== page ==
"She got to see it in a real way."
(CBS) — Angry homeowners filled a banquet hall Thursday, demanding answers from the city about a Midway Airport soundproofing project that has resulted in some houses being installed with what they fear is toxic windows. 2 Investigator Pam Zekman was there as homeowners confronted a city airport noise commission about the odors emanating from the windows. “I have an 11-month-old at home, and it scares me to death because I had that smell, and I had no idea it could be coming from my windows,” an emotional Michelle Ciorek said. The soundproofing windows installed around Midway contain poly vinyl chloride, a known carcinogen. Some residents tell CBS 2 they experience toxic-smelling odors when conditions are warm outside. So far, the city has promised to remove and replace the windows that have an odor. A Department of Aviation representative, Aaron Frame, also told residents Thursday the city is working with an environmental specialist. The problems that CBS 2 disclosed the city has known about for years — another reason residents say they are so angry. Residents who live around Midway Airport and have problems with soundproofing windows should call the city at (773) 838-5632.
By Rick Sallinger AURORA, Colo. (CBS4)– Weyerhauser is blaming a fomula change for a problem that has forced evacuations and kept people from hundreds of homes around the country. Formaldehyde inside the basements of the homes have caused odor issues and potential health risks. Among those affected are the Pellegrinos, Carole and EJ. The couple and three dogs have been relocated to one cramped apartment. They moved to Colorado from California. Their dream home in Aurora has now turned into a nightmare. “I’m not sleeping very well, actually crying a lot because this is so hard, harder than you think,” she told CBS4 Investigator Rick Sallinger. Like hundreds of other homebuyers, they have been informed there is a problem with the coating used in fire protection on the joists that support the floors. Homeowners in Parker, Commerce City, Aurora and Firestone are impacted. “Formaldehyde scares me and my wife has autoimmune disease. I have grandkids that are coming to visit hopefully,” said EJ Pellegrino. After walking around in the basement of their new home, Carole Pelligrino says she felt dizzy. She went to a doctor for an evaluation. According to CBS4 Medical Editor Dr. Dave Hnida, in the short term the chemical can cause headaches, chronic respiratory infections and constant fatigue. Long term exposure could lead to cancer. The problem joists are made by Weyerhauser. The company issued a statement that it will cover the cost of temporary housing. It said the formula that was changed was applied at a facility in Louisiana. Attorneys, like Chad Johnson, are offering legal advice to those affected. “Those (joists) are causing excessive formaldehyde in their homes and they have been advised to move out and some of the builders have not been good about returning deposits or arranging alternate housing at this time,” said Johnson. The Pellegrinos, like so many others, can only sit and wait. Weyerhaeuser has told CBS4 that remediation has already been completed on several homes. The company has stopped production and use of the affected joists made after December 2016. CBS4’s Rick Sallinger is a Peabody award winning reporter who has been with the station more than two decades doing hard news and investigative reporting. Follow him on Twitter @ricksallinger.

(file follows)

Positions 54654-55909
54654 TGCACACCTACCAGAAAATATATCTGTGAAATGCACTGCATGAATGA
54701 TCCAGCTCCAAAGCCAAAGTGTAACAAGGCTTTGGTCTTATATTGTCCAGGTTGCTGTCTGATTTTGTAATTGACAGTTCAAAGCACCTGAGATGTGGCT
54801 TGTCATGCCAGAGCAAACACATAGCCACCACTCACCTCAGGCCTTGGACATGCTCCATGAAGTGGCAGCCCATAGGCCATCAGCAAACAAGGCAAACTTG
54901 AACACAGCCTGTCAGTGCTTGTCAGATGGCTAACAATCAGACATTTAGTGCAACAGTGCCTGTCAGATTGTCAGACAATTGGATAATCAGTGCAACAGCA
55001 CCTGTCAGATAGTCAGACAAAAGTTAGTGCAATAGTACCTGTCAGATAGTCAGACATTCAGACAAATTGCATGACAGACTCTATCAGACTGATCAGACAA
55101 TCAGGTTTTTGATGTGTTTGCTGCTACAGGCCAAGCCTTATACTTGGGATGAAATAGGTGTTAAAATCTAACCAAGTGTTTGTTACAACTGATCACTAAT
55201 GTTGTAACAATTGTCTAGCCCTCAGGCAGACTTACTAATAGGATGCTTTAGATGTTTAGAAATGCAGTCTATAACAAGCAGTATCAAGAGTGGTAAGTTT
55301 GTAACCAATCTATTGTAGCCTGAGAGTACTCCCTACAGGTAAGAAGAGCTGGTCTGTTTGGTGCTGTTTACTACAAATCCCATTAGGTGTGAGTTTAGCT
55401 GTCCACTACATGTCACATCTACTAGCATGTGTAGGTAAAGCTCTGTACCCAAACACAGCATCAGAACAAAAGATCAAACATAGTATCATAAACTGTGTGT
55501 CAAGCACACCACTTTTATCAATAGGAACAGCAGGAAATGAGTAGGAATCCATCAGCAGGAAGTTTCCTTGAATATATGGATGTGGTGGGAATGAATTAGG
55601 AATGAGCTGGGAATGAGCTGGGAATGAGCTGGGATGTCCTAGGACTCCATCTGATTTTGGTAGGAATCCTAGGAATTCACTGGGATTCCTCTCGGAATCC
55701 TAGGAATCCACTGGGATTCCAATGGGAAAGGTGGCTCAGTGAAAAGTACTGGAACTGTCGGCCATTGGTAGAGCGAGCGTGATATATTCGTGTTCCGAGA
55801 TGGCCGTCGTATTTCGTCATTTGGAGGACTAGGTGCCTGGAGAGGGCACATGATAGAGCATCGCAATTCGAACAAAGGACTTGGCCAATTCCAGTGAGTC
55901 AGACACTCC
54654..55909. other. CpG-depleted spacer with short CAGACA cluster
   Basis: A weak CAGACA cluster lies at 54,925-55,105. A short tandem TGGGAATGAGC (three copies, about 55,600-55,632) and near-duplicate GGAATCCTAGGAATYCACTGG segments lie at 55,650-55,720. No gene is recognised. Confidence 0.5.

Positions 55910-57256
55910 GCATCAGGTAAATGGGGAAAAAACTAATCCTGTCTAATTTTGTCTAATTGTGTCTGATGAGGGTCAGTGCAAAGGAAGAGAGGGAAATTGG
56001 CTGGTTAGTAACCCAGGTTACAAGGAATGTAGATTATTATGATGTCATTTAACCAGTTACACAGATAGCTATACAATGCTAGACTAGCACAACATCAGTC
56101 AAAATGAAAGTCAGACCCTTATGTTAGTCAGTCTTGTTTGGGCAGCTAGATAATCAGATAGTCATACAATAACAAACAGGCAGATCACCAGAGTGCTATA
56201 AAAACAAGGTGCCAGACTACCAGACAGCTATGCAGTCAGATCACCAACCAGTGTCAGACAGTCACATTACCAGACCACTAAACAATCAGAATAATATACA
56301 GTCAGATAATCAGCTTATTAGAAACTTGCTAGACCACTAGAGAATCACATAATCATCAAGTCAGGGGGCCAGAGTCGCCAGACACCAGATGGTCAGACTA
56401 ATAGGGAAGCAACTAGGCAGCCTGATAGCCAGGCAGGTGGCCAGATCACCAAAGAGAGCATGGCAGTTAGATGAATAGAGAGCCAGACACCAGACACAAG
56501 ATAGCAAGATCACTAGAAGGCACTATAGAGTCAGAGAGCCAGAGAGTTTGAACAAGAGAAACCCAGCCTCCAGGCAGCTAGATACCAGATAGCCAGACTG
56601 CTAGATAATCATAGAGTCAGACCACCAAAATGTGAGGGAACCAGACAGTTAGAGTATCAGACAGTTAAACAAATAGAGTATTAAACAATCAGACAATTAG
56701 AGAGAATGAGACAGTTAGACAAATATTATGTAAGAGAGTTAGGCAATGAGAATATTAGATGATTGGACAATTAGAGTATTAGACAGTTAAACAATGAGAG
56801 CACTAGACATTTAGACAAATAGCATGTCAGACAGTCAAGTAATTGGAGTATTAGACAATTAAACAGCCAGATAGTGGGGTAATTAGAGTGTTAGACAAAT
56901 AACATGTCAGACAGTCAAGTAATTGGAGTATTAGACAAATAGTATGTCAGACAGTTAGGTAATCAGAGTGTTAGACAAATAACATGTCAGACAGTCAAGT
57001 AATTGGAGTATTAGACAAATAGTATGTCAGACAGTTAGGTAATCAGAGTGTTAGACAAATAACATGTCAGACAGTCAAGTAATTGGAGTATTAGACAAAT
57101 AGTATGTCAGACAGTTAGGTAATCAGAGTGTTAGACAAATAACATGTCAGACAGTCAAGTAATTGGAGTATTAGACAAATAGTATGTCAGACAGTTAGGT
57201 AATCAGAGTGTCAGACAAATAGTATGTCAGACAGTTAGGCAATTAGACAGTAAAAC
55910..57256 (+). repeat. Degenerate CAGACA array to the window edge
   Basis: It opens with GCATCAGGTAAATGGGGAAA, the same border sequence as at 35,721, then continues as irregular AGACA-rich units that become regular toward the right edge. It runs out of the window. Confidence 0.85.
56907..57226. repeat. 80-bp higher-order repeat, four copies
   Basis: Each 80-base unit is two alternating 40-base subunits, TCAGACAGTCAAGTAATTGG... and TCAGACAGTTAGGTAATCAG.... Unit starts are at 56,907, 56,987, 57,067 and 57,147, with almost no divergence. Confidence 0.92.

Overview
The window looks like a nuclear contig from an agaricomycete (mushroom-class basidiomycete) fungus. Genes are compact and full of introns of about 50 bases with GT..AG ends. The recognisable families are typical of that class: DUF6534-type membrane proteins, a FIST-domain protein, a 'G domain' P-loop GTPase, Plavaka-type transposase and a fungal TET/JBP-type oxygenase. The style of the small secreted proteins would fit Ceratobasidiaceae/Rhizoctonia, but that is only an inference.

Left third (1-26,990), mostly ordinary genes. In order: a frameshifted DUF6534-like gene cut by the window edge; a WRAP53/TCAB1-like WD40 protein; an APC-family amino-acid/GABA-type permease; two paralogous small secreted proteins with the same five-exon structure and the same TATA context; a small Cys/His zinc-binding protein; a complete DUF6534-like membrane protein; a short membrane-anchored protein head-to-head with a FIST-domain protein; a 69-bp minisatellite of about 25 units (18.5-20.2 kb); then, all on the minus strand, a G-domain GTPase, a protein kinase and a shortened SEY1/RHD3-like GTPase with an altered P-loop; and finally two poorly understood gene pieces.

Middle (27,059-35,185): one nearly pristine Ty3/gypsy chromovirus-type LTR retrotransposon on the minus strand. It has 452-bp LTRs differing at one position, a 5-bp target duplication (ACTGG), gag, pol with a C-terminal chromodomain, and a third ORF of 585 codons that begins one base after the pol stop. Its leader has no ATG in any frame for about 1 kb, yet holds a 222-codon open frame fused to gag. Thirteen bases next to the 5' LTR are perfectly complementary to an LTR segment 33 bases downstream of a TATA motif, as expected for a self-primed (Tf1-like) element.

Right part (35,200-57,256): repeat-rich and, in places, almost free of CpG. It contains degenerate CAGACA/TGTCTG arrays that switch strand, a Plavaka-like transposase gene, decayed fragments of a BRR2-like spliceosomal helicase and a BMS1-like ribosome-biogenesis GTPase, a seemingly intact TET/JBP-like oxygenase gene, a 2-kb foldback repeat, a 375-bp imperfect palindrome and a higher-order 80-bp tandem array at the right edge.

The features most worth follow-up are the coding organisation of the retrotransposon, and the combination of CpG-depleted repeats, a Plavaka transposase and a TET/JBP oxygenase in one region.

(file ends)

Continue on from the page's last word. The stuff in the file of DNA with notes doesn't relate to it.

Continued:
On Thursday, the Saskatoon Health Region (SHR) admitted it failed Indigenous mothers in our community after they say they were coerced to have a tubal ligation.
Those in the LGBTQ community who advocate for transgender rights are worried about the damage that's already been done by the leader south of the border.
Yardstick Testing and Training will help St. John Ambulance expand access to life-saving skills. They hope to have the e-learning platform done by January 2018.
The head of a company that pays people to donate blood plasma says he's hoping to get at least 1,000 donors a week at a newly opened clinic in New Brunswick.